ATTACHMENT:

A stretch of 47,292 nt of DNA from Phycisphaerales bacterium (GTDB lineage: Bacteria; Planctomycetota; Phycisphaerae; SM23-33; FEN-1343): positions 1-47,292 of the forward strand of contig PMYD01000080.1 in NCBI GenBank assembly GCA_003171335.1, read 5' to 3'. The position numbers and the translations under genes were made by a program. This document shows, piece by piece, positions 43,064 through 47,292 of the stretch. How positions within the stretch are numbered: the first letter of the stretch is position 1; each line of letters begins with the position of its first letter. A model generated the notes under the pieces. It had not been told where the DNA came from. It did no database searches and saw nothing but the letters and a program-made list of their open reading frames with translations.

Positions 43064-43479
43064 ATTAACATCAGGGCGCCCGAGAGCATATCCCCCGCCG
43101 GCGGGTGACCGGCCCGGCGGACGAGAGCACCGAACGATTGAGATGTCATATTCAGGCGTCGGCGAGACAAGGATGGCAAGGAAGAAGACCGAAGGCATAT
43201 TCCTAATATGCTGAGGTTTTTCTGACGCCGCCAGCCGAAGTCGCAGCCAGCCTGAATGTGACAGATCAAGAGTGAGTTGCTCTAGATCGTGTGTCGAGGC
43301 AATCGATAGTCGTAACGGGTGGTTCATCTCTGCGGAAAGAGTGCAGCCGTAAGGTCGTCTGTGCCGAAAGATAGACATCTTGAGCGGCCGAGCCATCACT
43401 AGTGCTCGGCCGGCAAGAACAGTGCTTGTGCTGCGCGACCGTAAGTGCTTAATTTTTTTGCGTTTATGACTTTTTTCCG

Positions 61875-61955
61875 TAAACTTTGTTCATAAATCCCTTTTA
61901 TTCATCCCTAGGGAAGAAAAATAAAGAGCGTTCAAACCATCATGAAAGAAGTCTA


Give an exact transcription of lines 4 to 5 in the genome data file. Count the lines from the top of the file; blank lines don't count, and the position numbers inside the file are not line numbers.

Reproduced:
43101 GCGGGTGACCGGCCCGGCGGACGAGAGCACCGAACGATTGAGATGTCATATTCAGGCGTCGGCGAGACAAGGATGGCAAGGAAGAAGACCGAAGGCATAT
43201 TCCTAATATGCTGAGGTTTTTCTGACGCCGCCAGCCGAAGTCGCAGCCAGCCTGAATGTGACAGATCAAGAGTGAGTTGCTCTAGATCGTGTGTCGAGGC